Japan’s Sakurajima Volcano

Japan’s Sakurajima Volcano


  • Recently, the Sakurajima volcano in Japan’s main western island of Kyushu saw an eruption.
  • In the year 2021, the Fukutoku-Okanoba Submarine Volcano erupted in the Pacific Ocean off Japan.

Sakurajima Volcano

  • Sakurajima is one of Japan’s most active volcanoes and has had various levels of eruptions on a regular basis.
  • This is an active Strato Volcano.
  • Historically the largest eruptions at Sakurajima occurred during the years 1471–76 and in 1914.
  • Eruptions in it have been recorded from the 8th century.
  • Due to its continuous accumulation of ash on Kagoshima and its explosive potential, it is considered one of the most dangerous volcanoes.


  • A volcano is an opening or rupture in the Earth’s surface that ejects hot liquid and semi-liquid rocks, volcanic ash and gases in the form of magma.
  • The remaining material causes a volcanic eruption. This can lead to a rapid explosion, which leads to the release of a large amount of material.
  • Exploded material on Earth can be liquids (“lava” when it’s on the surface, “magma” when it’s underground), ash and/or gas.

Reason for rise in magma:

  • Ejection of magma occurs when Earth’s tectonic plates undergo convergent motion. Magma rises to fill the void.  When this happens, the process of volcanic formation can also take place under water.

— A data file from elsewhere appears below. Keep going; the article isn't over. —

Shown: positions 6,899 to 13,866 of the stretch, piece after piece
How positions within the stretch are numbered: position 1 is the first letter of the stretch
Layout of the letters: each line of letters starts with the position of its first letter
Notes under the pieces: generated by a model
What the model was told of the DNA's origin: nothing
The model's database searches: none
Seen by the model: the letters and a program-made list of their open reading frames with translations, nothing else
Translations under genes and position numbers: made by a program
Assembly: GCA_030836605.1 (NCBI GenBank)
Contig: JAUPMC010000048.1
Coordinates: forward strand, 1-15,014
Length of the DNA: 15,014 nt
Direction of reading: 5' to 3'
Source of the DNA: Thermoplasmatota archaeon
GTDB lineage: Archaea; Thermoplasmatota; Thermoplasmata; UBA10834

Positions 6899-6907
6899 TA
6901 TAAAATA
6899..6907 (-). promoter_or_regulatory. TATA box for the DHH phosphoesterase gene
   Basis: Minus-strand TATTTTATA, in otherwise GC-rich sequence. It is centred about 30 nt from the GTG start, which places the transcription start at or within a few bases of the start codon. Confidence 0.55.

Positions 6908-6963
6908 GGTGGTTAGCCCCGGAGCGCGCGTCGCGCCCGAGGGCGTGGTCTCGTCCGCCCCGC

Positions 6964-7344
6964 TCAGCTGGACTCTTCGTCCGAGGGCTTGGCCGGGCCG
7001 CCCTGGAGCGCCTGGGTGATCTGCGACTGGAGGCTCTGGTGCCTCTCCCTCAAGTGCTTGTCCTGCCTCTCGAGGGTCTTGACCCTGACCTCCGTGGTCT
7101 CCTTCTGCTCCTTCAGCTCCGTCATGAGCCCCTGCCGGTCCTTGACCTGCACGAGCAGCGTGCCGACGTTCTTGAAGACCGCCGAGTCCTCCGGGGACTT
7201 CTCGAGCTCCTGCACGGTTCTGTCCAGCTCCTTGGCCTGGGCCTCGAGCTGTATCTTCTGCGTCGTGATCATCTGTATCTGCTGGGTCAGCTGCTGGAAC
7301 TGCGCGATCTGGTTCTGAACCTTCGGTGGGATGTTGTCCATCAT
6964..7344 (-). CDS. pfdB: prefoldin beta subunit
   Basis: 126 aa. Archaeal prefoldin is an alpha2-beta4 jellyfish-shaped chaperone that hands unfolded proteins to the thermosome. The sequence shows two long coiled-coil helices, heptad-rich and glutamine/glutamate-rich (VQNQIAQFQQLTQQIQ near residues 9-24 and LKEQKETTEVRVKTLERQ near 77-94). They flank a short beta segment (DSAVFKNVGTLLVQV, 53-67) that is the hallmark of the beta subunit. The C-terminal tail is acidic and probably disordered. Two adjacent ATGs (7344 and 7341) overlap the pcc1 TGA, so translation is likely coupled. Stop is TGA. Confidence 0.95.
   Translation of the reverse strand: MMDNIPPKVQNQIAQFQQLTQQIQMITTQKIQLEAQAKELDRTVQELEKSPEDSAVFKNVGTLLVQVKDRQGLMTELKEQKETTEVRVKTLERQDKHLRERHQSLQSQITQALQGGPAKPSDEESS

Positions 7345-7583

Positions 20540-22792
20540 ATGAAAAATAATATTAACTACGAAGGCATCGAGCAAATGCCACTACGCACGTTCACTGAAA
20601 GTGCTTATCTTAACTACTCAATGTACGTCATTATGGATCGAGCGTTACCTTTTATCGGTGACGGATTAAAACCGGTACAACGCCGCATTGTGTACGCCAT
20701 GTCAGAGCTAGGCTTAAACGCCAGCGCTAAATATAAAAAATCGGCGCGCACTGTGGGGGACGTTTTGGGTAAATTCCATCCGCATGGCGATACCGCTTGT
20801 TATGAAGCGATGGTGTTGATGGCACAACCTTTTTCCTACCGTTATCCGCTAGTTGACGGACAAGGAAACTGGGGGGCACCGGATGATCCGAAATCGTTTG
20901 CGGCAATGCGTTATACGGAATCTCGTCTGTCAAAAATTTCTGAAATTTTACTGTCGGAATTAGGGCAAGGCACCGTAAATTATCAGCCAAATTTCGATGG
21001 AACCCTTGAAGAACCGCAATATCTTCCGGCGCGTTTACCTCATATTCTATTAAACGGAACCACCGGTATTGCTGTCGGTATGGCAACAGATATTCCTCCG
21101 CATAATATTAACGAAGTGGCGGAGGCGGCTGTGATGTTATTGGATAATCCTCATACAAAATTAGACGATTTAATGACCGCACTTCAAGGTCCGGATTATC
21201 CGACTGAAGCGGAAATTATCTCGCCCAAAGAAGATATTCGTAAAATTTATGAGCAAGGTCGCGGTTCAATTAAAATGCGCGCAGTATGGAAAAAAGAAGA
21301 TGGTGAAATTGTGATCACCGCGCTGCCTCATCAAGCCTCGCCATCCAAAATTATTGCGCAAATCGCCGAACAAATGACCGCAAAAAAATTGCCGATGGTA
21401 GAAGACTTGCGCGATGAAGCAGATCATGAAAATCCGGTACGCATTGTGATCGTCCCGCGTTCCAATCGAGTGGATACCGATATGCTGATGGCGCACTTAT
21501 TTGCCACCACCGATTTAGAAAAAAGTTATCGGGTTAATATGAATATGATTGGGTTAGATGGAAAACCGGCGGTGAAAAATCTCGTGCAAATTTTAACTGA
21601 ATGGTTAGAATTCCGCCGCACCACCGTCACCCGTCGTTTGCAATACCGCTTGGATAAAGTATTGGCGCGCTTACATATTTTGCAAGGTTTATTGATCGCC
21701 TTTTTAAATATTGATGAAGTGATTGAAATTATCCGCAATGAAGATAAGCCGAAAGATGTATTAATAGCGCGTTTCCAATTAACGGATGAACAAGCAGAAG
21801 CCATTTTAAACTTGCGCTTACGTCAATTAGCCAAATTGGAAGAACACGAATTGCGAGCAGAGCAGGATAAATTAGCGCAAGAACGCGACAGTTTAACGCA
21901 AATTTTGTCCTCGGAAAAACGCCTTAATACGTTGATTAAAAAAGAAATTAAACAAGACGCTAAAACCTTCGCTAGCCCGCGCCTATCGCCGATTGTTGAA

• When these tectonic plates move towards each other, magma also rises and parts of the plate go deep into its interior, due to high temperature and pressure, the crust melts and rises up as magma.
  • Magma finally rises above the hot-spot. Hot-spots are hot regions inside the Earth.  These regions heat the magma.  When this magma is less dense it rises up.  Although the causes of magma uplift vary, they may each have the potential to form a volcano.


 Shield Volcano:

  • This volcano produces low viscosity, flowing lava that extends far from the source and forms a volcano with a mild slope.
  • Most shield volcanoes are formed from fluid, basaltic lava flows.
  • Mauna Kea and Mauna Loa are shield volcanoes. They are the largest active volcanoes in the world around the Hawaiian Islands.

Strato Volcano:

  • Strato volcanoes have relatively steep slopes and are more cone-shaped than shield volcanoes.
  • They are formed from viscous, viscous lava that does not flow easily.

Lava dome:

  • Soufriere mountain volcano on the Caribbean island of Montserrat, known for its lava dome complex at the summit of the volcano, has gone through phases of growth and collapse. Since viscous lava is not very liquid, it cannot easily move far beyond the exhaust hole when it is expelled. Instead it accumulates in the form of a pile at the top of the vent which forms a dome shaped structure.


  • Magma is deposited in the magma chamber under the volcano. When a volcanic eruption occurs, magma is expelled out of the chamber, causing the magma to form a depression or bowl-like structure with vertical walls on the roof surface of the chamber.
  • These are calderas and can be tens of miles apart.

Volcanoes in India:

  • Barren Island, Andaman Islands (India’s only active volcano)
  • Narcondam, Andaman Islands
  • Baratang, Andaman Islands
  • Deccan Traps, Maharashtra
  • Dhinodhar Hills, Gujarat
  • Dhosi Hills, Haryana

Yojna daily current affairs eng med 27 July

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